Herald

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This article is about heralds of arms. For other uses, see Herald (disambiguation).
Herald Gelre of the Duke of Gueldres (around 1380).
Bavarian herald Joerg Rugenn wearing a tabard of the Coat of arms of Bavaria, around 1510.
Pictures of heralds from the 14th-17th Century, from H. Ströhl's Heraldischer Atlas.

A herald, or, more correctly, a herald of arms, is an officer of arms, ranking between pursuivant and king of arms. The title is commonly applied more broadly to all officers of arms.

Heralds were originally messengers sent by monarchs or noblemen to convey messages or proclamations—in this sense being the predecessors of the modern diplomats. In the Hundred Years' War, French heralds challenged King Henry V to fight. During the Battle of Agincourt, the English and the French herald, Montjoie, watched the battle together from a nearby hill; both agreed that the English were the victors, and Montjoie provided King Henry V, who thus earned the right to name the battle, with the name of the nearby castle.[1]

Like other officers of arms, a herald would often wear a surcoat, called a tabard, decorated with the coat of arms of his master. It was possibly due to their role in managing the tournaments of the Late Middle Ages that heralds came to be associated with the regulation of the knights' coats of arms. Heralds have been employed by kings and large landowners, principally as messengers and ambassadors. Heralds were required to organise, announce and referee the contestants at a tournament.[2] This science of heraldry became increasingly important and further regulated over the years, and in several countries around the world it is still overseen by heralds. Thus the primary job of a herald today is to be an expert in coats of arms. In the United Kingdom heralds are still called upon at times to read proclamations publicly; for which they still wear tabards emblazoned with the royal coat of arms.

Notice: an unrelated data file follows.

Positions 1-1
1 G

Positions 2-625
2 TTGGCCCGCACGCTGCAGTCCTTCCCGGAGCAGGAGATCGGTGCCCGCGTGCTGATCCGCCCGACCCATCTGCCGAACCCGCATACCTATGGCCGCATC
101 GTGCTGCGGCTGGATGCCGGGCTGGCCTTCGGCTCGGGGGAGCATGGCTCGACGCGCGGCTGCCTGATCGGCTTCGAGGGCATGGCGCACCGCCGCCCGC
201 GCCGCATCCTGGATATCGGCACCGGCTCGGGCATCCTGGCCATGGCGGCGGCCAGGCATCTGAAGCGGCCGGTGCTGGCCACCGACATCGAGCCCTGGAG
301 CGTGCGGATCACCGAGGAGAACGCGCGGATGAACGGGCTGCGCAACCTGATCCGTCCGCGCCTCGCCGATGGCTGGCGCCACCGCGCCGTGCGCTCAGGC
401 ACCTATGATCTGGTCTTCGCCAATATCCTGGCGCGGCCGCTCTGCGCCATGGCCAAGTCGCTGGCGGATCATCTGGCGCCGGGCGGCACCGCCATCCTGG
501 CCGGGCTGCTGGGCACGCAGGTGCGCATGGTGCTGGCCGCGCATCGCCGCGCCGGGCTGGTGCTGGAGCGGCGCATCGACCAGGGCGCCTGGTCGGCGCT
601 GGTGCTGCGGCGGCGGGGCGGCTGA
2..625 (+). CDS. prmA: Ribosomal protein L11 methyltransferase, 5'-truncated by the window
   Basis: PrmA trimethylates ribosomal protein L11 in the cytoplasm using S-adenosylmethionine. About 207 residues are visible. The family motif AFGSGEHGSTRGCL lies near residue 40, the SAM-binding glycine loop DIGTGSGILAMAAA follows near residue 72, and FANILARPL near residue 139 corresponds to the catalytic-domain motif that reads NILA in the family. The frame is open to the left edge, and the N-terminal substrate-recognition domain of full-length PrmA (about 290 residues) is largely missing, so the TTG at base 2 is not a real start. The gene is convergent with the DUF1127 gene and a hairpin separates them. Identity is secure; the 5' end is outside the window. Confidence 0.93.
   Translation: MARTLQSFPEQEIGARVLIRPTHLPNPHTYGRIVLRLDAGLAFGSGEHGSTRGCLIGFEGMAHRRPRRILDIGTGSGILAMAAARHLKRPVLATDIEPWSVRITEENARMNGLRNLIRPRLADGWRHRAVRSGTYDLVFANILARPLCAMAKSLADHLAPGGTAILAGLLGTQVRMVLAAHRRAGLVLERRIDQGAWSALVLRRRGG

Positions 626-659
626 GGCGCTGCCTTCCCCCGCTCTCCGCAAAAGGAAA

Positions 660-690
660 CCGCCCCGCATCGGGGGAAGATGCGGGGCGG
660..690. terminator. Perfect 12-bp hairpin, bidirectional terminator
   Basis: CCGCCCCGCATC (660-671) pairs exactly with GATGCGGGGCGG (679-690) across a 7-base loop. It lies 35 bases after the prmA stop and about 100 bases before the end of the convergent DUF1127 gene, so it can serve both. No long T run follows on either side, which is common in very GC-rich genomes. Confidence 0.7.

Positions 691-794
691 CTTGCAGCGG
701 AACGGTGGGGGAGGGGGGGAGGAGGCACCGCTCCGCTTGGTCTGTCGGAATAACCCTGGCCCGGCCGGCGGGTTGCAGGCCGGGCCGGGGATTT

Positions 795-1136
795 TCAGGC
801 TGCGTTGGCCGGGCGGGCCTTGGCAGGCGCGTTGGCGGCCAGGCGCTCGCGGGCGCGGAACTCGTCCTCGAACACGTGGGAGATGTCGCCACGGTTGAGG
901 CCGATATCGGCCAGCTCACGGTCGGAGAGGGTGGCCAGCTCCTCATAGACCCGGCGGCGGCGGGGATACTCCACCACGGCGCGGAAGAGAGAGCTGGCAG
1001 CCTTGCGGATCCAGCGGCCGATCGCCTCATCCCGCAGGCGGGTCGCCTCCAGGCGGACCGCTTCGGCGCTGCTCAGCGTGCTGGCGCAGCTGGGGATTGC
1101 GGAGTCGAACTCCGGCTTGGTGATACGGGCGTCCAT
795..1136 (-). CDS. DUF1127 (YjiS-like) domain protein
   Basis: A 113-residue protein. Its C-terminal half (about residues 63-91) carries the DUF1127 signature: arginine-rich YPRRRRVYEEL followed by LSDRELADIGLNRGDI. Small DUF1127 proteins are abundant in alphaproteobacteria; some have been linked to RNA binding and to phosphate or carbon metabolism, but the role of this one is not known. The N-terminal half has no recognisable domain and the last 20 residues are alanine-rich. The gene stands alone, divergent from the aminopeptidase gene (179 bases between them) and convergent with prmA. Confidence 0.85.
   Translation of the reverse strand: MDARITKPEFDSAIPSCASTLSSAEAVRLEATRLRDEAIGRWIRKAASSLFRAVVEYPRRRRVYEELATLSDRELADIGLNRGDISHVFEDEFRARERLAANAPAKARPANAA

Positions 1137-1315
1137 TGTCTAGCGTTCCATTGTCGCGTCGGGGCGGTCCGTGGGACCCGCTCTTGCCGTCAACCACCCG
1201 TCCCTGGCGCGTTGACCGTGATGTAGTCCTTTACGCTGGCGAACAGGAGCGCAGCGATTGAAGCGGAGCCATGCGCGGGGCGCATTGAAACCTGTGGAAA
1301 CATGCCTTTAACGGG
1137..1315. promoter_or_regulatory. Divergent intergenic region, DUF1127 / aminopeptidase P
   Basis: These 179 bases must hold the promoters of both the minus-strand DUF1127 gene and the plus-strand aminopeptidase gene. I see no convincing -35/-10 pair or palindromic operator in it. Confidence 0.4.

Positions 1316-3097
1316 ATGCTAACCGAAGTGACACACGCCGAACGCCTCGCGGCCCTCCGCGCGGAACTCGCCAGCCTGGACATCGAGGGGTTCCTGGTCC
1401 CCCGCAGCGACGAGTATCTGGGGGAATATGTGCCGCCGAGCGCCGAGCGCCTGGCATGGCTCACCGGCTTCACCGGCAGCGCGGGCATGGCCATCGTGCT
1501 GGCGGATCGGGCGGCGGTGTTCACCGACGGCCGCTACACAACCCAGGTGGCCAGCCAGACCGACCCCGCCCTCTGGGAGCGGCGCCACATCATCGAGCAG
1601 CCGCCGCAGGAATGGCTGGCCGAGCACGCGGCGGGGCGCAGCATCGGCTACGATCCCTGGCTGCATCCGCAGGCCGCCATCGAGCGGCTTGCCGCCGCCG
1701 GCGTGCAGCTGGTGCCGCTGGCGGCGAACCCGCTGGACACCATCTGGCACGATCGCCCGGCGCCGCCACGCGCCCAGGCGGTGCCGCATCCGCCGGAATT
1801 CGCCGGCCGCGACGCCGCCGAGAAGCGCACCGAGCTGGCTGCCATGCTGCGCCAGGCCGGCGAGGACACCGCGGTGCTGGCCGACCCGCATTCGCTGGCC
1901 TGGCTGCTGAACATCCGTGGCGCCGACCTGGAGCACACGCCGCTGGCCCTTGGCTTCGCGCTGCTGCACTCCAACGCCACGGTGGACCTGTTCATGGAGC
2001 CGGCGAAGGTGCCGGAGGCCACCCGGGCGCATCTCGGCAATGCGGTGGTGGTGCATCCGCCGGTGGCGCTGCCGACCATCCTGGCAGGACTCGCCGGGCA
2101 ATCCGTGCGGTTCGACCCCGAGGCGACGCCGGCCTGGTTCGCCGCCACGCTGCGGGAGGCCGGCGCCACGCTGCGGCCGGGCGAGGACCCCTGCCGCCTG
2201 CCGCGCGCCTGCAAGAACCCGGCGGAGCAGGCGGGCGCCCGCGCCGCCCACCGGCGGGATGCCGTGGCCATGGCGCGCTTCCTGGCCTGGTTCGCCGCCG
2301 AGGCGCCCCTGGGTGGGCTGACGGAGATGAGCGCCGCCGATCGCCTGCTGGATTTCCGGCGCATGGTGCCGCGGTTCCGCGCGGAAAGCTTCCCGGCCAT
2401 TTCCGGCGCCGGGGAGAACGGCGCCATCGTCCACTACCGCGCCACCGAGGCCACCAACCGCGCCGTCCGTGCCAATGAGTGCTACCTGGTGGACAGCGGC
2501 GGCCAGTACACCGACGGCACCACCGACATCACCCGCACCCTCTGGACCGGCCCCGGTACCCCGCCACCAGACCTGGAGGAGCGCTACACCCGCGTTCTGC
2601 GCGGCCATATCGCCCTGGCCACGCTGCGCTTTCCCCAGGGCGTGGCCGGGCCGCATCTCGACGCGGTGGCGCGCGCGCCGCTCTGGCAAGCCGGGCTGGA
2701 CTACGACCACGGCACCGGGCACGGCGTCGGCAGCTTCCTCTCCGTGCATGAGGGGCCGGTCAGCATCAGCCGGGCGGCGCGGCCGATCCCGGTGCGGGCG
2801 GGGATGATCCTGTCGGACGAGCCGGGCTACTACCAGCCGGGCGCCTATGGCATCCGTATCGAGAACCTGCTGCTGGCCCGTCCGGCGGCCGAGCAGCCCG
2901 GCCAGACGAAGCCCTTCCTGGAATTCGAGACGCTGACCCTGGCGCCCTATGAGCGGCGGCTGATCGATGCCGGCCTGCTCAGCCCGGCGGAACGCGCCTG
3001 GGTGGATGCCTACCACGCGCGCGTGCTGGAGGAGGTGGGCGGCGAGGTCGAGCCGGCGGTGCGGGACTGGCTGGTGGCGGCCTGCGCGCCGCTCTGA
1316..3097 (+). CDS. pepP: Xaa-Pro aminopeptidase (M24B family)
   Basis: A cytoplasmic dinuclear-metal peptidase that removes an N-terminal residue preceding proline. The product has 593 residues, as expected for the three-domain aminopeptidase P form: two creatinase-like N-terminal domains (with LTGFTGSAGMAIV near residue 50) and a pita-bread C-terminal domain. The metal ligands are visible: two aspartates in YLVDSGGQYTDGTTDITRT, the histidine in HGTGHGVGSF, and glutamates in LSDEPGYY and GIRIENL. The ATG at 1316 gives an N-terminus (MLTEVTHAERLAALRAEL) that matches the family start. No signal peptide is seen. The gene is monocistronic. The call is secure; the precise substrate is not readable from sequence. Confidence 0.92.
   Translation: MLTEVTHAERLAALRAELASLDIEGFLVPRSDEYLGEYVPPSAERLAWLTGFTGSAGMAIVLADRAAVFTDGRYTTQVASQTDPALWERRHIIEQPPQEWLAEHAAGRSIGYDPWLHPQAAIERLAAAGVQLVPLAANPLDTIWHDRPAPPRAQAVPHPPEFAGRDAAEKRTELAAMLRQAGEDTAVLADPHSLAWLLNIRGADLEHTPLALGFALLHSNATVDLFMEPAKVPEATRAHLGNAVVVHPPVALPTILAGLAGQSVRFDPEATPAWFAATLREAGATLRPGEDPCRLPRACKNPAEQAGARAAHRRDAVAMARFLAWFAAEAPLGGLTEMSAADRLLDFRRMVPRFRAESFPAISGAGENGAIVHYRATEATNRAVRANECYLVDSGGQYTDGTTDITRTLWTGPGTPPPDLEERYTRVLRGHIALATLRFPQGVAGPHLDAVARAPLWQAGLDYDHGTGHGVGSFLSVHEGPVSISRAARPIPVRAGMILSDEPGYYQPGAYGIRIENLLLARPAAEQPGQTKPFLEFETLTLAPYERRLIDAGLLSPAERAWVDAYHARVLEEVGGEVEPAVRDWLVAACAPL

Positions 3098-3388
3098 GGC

There are active official heralds today in several countries, including the United Kingdom, the Republic of Ireland, Canada, and the Republic of South Africa. In England and Scotland most heralds are full-time employees of the sovereign and are called "Heralds of Arms in Ordinary". Temporary appointments can be made of "Heralds of Arms Extraordinary". These are often appointed for a specific major state occasions, such as a coronation. In addition, the Canadian Heraldic Authority has created the position of "Herald of Arms Emeritus", with which to honor long-serving or distinguished heraldists. In Scotland, some Clan Chiefs, the heads of great noble houses, still appoint private officers of arms to handle cases of heraldic or genealogical importance of clan members, although these are usually pursuivants.

English Heralds[edit]

English Heralds of Arms in Ordinary[edit]

English Heralds of Arms Extraordinary[edit]

Scottish Heralds[edit]

Scottish Heralds of Arms in Ordinary[edit]

Scottish Heralds of Arms Extraordinary[edit]

Canadian Heralds[edit]

Canadian Heralds of Arms In Ordinary[edit]

Canadian Heralds of Arms Extraordinary[edit]

Canadian Heralds of Arms Emeritus[edit]

Indian Empire Herald of Arms Extraordinary[edit]

See also[edit]

References[edit]

  1. ^ Keegan, John. The Face of Battle, 1983, Penguin Classics, ISBN 0-14-004897-9, pp 74, 77, 104-105
  2. ^ The Historical Atlas of Knights and Castles, Dr Ian Barnes, 2007 pp.176&177.

External links[edit]